State Senator Joe Kyrillos is the frontrunner for the U.S. Senate nomination.
Senator Bob Menendez (D-NJ) is vulnerable as he faces his first re-election, but similar to Senators Bob Casey (D-PA) and Debbie Stabenow (D-MI), he still does not have a top tier GOP challenger. This is a Blue State which will be difficult for any Republican to win in a presidential election year when turnout is far higher.
The President defeated Sen. John McCain (R-AZ) in New Jersey by a 57% to 42% margin, and the state is still regarded as an Obama stronghold. Continue reading
George W. Bush made tough decisions and kept our nation safe. He did not spend 2.5 years criticizing his predecessor.
America was fortunate to have him as its Commander-in-Chief. Even though his contemporaries were not, the verdict of history will be kind. In 2008 no one predicted Barack Obama would continue all of Bush’s war on terror policies, initiate his own surge, and extend all of his predecessor’s tax cuts.
Bush liberated 50 million people in Iraq and Afghanistan. At the height of his power, Saddam Hussein controlled a one million man Army, sent rockets into space, financed and trained dozens of terrorist groups, and came close to developing an atomic bomb. Thanks to the United States, there are no longer any political prisoners, no executions, no torture at Abu Ghraib Prison and no limit on the freedom of expression.
Now 236 U.S. bases have been turned over to Iraq, and while the terrorists remain, they have to contend with a vigorous, well equipped and well trained Iraq National Army. Millions of pieces of equipment have already left Iraq, and the promises of the former President have been fulfilled. He told us when “Iraq’s Army stands up, America will be able to stand down.” This was a watershed event and Iraq will represent a whole new era in the history of the massively undemocratic Middle East.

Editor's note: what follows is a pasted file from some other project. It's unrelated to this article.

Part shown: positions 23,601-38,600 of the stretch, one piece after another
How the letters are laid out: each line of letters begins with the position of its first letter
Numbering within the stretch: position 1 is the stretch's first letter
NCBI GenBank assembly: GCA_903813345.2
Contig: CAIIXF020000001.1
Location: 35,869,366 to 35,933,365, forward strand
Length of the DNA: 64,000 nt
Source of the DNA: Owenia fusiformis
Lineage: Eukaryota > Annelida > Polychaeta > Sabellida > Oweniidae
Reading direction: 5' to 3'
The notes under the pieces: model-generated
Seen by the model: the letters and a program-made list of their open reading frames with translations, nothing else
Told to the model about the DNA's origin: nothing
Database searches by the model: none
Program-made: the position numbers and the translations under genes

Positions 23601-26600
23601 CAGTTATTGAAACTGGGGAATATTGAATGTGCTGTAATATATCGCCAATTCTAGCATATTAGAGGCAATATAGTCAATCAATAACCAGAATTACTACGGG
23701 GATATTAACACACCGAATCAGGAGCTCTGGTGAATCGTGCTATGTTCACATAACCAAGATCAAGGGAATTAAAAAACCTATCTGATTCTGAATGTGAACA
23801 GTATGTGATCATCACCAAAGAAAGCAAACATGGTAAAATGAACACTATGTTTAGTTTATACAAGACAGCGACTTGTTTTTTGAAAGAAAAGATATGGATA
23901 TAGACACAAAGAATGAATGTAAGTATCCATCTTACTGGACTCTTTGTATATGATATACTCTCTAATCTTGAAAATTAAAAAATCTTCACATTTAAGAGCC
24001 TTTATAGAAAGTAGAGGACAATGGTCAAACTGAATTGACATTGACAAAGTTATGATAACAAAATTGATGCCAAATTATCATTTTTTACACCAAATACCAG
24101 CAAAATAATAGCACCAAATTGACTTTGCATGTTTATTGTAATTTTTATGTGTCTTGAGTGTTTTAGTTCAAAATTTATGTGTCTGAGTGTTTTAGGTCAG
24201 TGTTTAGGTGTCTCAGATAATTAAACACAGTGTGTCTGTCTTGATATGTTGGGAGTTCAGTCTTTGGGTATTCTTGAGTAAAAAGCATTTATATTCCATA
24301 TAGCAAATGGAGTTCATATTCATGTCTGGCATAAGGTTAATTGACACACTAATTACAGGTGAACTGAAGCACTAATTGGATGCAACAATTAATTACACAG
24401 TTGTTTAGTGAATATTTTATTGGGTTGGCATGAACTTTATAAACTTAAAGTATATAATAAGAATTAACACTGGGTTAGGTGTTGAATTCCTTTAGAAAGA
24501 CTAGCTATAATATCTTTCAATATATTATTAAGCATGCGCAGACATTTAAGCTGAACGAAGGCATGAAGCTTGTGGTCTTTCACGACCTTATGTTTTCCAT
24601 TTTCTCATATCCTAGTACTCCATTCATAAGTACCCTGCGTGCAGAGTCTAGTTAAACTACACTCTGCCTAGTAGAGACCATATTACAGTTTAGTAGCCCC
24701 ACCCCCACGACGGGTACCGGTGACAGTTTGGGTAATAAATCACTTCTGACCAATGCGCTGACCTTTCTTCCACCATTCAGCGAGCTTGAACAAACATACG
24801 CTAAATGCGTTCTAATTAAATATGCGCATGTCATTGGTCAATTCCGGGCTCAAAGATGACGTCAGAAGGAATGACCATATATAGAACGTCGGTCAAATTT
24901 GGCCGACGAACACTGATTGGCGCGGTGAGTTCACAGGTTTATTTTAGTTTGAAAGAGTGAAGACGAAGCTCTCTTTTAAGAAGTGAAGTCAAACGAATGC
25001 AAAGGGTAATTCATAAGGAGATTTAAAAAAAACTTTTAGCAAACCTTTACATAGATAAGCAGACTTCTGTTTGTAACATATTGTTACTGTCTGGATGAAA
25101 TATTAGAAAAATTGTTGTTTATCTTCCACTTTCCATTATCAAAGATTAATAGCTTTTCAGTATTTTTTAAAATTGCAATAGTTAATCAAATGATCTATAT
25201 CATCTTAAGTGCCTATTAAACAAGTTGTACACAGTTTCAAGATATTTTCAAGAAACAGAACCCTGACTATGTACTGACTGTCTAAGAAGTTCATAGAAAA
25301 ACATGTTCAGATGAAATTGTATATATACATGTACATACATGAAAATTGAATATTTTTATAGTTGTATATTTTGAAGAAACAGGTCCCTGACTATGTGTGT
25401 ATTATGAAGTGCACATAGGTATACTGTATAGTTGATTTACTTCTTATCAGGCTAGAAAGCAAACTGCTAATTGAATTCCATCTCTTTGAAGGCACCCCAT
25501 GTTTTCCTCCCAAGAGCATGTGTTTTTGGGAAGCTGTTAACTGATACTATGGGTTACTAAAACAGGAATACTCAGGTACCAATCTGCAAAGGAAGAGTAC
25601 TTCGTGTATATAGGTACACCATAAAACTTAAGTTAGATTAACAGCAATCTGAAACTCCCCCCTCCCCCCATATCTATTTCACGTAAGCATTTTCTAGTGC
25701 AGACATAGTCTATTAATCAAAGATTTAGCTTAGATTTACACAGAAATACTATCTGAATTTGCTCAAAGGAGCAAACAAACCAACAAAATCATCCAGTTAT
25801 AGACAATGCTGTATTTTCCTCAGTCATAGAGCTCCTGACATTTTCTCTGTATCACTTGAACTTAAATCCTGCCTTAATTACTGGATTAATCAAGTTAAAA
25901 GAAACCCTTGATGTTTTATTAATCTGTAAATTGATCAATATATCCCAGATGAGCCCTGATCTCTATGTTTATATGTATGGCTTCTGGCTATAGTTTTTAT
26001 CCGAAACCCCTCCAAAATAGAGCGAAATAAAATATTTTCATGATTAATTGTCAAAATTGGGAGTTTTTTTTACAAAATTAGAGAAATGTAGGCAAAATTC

The 315 million people of the Middle East will eventually have a better life because of him, and the World Health Organization credits him with saving over 10 million lives in Africa.
He didn’t always succeed but worked diligently on efforts such as reforming entitlement programs and trying to regulate Fannie Mae and Freddie Mac. It would have been far better for the nation if Bush’s reforms had been enacted.
During the last campaign critics said Bush’s TARP program would lose $700 billion. Now it has made a profit. Taxpayers will not lose anything, and we avoided another great depression.
Bush came to office in a recession and left with a recession, but the Bush tax cuts rescued the economy and provided the nation with low unemployment, low inflation, and continued growth for 5½ straight years. The Dow Jones reached an all time high, and the tax cuts got America out of the dot com recession.
According to the CBO, the Bush tax cuts increased revenue brought into the federal government by 37% over projections from the time they were enacted in 2003 to 2006. In 2007, the CBO stated tax receipts were 11% over projected revenue.